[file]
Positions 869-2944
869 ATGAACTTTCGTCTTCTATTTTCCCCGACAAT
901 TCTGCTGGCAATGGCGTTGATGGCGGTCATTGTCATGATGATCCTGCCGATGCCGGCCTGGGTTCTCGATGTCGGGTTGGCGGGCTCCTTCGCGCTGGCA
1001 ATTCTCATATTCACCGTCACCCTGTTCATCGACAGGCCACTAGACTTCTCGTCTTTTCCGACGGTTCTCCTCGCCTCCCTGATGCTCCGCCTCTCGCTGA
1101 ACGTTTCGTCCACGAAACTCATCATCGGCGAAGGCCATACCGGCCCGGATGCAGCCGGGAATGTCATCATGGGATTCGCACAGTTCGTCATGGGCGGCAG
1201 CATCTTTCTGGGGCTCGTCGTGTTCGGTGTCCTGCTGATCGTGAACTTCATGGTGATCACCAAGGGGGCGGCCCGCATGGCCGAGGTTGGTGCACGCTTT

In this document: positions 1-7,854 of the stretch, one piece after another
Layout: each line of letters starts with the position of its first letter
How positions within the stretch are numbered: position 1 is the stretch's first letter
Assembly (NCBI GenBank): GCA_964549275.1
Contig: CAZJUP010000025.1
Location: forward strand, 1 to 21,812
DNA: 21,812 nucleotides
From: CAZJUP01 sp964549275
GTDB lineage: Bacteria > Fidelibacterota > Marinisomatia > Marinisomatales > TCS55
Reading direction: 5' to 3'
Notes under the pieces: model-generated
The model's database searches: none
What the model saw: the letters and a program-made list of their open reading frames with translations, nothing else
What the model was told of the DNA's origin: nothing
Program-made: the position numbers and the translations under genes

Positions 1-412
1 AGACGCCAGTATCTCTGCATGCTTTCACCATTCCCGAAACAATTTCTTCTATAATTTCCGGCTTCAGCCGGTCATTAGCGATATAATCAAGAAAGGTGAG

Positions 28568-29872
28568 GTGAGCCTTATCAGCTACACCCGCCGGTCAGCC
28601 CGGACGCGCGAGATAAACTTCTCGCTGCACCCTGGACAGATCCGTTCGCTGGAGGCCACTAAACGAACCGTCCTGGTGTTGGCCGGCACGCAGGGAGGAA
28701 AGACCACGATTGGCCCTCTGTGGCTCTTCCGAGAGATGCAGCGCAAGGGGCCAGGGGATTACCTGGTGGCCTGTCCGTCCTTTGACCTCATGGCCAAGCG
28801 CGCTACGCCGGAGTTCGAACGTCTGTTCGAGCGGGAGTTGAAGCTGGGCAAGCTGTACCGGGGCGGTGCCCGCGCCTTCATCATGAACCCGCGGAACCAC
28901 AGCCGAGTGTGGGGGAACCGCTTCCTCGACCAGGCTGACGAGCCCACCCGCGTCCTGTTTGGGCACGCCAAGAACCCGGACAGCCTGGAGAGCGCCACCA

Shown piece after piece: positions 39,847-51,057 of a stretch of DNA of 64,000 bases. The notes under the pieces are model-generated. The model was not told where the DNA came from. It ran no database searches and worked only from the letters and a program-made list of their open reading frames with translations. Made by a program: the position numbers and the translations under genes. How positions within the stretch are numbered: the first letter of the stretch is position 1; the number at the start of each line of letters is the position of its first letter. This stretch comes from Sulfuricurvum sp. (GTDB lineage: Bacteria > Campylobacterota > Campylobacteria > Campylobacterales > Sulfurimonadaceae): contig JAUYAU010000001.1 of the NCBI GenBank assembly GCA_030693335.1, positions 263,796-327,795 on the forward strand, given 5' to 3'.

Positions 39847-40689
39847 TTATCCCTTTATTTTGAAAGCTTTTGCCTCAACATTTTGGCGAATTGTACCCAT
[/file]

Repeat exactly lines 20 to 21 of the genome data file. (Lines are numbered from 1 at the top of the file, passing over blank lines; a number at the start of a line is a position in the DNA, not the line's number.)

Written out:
What the model was told of the DNA's origin: nothing
Program-made: the position numbers and the translations under genes